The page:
Along with objective, its characteristics like market conditions, risk patterns, claims history, cost, revenue, expenses, profit, buying patterns, pricing sensitivity, behavioral sense, customer choice, and geography needs thorough analysis. In some cases, additional factors like weather, population, age of the population and many more need to be considered. All the above mentioned play an active role in deciding the pricing strategy. For instance, if the insurance company is strategizing their product pricing for the state of Florida, they need to consider many of the factors along with some of the additional like age of the population. This is because the aging population is a key input in deciding the pricing, as many of the counties like Sumter and Charlotte have an average value of 40% to 50% of the aging population. All the characteristics need to be analyzed in detail.

The specified requirement model consists of all the characteristics with their relationships and dependencies which influence the decision-making process of a use case. The decision-making process also drives towards all the direct and indirect impacts on other organizational measures and processes.

4. Data exploration – Effective data selection and preparation are the key ingredients for the success of a use case which can be used for accurate and decisive predictions. Firstly, the data required for a use case implementation need to be identified. During this process, there may be a requirement for an additional dataset as a reference (In Florida, the reference data on climate patterns and the changes for the last 5 years are the key input in formulating pricing of an insurance product). The selection of data followed by data correction activities like duplicates, standardization, data invention, masking and integration of data, fixes all or most of the issues which are the number one barrier for analytical models.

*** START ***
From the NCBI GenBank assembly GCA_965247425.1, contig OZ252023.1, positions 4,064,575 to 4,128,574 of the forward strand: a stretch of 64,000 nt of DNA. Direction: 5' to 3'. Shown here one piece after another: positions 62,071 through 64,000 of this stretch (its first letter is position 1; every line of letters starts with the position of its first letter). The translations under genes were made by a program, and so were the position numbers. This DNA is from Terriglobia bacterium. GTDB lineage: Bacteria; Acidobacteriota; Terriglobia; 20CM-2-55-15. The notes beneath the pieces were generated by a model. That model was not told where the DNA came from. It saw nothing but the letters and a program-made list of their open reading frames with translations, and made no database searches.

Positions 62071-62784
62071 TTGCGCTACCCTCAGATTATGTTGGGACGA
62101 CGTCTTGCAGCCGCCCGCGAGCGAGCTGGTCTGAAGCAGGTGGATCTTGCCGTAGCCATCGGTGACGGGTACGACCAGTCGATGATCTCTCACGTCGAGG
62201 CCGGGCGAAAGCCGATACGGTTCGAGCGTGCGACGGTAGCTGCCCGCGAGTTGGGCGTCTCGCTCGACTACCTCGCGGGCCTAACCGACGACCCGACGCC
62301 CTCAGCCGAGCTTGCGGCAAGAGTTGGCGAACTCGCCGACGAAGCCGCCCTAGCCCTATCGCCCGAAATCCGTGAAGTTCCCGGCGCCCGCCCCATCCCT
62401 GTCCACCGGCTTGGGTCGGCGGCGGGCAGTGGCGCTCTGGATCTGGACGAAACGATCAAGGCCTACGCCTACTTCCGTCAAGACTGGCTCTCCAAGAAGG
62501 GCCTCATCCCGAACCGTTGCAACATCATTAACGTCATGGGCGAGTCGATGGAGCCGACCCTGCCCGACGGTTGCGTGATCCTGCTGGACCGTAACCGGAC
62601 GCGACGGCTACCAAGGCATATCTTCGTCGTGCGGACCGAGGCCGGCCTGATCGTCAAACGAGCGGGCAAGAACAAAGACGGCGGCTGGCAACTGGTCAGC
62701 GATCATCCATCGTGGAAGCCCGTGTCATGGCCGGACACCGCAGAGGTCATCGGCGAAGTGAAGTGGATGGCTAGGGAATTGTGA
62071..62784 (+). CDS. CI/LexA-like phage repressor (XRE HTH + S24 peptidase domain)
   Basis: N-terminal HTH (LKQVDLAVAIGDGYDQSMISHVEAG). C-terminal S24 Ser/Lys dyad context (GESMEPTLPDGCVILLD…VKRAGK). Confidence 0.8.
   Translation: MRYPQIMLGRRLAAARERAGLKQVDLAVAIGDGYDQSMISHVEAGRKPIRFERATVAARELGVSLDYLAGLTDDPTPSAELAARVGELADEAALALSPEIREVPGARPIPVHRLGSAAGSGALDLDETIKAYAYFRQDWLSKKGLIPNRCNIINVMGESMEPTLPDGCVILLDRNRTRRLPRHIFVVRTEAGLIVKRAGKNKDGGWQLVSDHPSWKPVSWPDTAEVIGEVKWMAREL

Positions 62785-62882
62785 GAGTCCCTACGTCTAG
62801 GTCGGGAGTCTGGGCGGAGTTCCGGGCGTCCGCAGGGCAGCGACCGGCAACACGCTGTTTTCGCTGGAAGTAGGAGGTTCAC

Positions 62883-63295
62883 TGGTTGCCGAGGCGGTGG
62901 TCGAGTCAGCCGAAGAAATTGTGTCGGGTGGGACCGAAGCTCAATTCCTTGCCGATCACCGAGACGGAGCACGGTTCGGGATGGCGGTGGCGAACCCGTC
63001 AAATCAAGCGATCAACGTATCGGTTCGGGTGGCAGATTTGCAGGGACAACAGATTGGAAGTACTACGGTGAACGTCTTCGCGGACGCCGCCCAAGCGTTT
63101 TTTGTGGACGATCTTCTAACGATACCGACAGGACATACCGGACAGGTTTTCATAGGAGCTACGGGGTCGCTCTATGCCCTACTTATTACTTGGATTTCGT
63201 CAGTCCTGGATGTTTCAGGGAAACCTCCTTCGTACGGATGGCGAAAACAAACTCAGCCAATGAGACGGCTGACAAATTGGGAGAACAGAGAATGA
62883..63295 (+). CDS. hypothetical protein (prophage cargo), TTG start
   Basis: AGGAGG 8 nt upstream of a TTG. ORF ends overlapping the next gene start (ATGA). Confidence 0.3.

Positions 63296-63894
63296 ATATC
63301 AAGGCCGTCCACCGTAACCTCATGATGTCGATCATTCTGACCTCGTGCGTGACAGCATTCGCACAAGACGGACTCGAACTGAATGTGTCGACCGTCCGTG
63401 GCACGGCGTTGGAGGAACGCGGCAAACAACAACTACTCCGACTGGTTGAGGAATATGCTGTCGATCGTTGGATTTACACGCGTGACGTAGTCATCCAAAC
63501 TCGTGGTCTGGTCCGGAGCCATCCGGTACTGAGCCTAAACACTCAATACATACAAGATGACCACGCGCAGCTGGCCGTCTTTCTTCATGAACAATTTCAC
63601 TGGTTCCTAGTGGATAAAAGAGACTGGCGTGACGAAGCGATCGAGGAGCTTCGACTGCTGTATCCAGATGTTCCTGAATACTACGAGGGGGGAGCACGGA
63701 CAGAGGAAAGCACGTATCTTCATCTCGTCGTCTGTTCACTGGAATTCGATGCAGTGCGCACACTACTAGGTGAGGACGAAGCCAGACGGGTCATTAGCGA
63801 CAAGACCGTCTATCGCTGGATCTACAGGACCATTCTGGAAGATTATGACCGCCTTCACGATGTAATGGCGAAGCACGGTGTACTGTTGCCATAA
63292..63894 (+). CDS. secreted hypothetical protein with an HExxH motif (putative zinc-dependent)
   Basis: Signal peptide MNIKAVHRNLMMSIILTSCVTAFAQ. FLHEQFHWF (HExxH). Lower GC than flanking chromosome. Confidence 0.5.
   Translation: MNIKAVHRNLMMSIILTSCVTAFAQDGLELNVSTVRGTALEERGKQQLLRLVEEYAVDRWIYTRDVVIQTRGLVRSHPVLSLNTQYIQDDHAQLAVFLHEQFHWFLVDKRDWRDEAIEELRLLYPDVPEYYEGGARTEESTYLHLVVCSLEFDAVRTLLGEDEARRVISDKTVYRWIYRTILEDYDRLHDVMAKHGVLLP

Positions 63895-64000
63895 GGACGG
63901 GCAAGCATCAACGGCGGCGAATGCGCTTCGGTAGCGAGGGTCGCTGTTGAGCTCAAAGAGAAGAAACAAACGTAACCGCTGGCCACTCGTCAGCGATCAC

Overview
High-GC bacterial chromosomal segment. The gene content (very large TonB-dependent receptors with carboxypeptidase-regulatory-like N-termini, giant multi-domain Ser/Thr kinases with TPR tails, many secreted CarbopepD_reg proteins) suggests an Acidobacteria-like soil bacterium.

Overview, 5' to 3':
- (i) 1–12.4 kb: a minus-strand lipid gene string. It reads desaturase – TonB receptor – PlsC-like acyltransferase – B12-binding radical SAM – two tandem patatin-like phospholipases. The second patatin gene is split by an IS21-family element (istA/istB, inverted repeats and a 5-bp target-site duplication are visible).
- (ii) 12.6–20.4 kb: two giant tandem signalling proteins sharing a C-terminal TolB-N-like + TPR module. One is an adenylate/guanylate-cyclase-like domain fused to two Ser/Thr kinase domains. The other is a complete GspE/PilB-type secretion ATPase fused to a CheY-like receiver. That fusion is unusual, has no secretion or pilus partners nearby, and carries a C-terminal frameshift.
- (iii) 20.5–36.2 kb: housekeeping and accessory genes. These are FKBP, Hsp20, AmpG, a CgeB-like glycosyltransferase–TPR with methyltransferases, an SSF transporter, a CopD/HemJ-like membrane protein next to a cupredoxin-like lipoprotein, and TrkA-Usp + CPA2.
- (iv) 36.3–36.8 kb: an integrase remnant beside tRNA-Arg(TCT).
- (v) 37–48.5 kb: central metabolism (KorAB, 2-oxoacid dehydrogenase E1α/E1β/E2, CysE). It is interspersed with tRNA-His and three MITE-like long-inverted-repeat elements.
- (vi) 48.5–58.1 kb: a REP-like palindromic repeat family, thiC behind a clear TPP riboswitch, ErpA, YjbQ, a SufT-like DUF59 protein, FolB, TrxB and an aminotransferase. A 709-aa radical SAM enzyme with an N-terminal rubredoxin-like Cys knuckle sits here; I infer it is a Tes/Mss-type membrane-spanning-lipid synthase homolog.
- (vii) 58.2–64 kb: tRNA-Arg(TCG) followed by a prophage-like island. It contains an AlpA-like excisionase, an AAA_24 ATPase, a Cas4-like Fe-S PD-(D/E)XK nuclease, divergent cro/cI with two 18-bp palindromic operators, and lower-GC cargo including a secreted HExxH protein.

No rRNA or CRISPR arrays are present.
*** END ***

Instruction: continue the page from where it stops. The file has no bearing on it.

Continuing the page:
After the data preparation, the accuracy of the analytical model depends solely on data validation activities. The prime goal of the validation is to define a data set to verify the quality of the analytical models and nullify or limit the issues like noisy data, overfitting, outliers, and underfitting of data.

The details of data preparation or validation activities will be taken up in the upcoming post since the focus of this article is on requirements.


5. Agile – It is a methodology to execute a Big data engagement incrementally and systematically with a fixed time frame so that businesses can see the benefits within a short period than waiting for a longer duration. In agile, user stories are the means of defining and collecting functional and non-functional requirements in chunks that are of value to the customer. Below are a few examples of user stories.

•  As an underwriter, I would like to view the claim ratio with geography and time.

•  As a Sales manager, I would like to assess the impact of rewards on various sales associates and partners on a specific period so that I can decide on new rewards plan

•  As a marketing strategist, I would like to analyze the effect of a recent campaign in understanding cannibalization of products

As per Bill Wake’s INVEST model, these user stories should be independent, negotiable, valuable, estimable, small and testable so that these can be modularized for effective implementation. The user stories from product backlog are prioritized before being added to sprint backlog during the sprint planning and “burned down” over the duration of the sprint. Also, the dependencies, story points, the capacity of the team, productivity and timeliness are discussed during the sprint planning. Finally, after the implementation of all the stories and sprints, the backlog completion will be flagged as completed.

If any queries or comments, please write to basu.darawan@gmail.com